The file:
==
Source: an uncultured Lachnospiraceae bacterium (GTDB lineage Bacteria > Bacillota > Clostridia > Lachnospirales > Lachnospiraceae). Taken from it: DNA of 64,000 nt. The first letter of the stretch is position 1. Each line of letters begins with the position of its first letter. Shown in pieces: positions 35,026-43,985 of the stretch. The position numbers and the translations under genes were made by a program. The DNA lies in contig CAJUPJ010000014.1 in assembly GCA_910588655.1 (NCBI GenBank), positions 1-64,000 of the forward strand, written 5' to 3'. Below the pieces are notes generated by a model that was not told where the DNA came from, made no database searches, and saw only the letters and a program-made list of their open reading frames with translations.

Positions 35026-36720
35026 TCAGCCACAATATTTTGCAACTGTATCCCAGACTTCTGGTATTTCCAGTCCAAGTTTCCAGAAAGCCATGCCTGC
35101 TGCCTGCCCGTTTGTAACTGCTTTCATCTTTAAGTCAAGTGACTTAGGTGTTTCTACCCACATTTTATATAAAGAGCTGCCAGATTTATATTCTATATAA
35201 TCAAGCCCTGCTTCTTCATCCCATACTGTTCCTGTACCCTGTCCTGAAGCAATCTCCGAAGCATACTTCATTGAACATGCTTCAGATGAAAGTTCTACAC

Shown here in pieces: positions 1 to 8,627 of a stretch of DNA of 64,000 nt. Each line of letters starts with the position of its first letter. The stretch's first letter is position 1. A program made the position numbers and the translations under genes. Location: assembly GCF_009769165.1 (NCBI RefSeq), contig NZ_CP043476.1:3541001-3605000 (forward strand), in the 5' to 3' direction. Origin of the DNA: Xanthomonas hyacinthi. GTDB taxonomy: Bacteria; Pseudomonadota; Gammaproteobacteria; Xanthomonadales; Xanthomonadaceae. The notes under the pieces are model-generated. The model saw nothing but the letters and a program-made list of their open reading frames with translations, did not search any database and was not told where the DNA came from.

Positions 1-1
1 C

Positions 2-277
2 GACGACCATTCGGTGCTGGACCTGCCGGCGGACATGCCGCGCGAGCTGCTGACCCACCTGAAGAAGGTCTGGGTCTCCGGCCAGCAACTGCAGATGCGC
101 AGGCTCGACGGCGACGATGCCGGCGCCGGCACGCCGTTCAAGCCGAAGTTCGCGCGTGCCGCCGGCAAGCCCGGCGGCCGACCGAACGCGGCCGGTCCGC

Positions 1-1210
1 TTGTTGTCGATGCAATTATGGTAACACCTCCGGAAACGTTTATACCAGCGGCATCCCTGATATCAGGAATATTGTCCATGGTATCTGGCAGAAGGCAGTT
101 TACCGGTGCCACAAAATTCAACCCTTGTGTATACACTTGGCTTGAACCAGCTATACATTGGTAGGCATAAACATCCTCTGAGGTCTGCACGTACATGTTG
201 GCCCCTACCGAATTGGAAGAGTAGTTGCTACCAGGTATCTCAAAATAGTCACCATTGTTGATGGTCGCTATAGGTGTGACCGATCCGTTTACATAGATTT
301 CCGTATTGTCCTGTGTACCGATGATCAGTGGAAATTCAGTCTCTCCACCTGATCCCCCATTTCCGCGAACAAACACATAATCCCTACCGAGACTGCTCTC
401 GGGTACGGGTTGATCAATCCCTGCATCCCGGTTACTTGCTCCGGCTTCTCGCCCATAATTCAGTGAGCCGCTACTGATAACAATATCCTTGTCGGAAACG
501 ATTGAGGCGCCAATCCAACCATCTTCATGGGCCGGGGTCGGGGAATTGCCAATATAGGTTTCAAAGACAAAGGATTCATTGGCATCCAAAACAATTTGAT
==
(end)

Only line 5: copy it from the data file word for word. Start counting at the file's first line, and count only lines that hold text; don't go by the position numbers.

35201 TCAAGCCCTGCTTCTTCATCCCATACTGTTCCTGTACCCTGTCCTGAAGCAATCTCCGAAGCATACTTCATTGAACATGCTTCAGATGAAAGTTCTACAC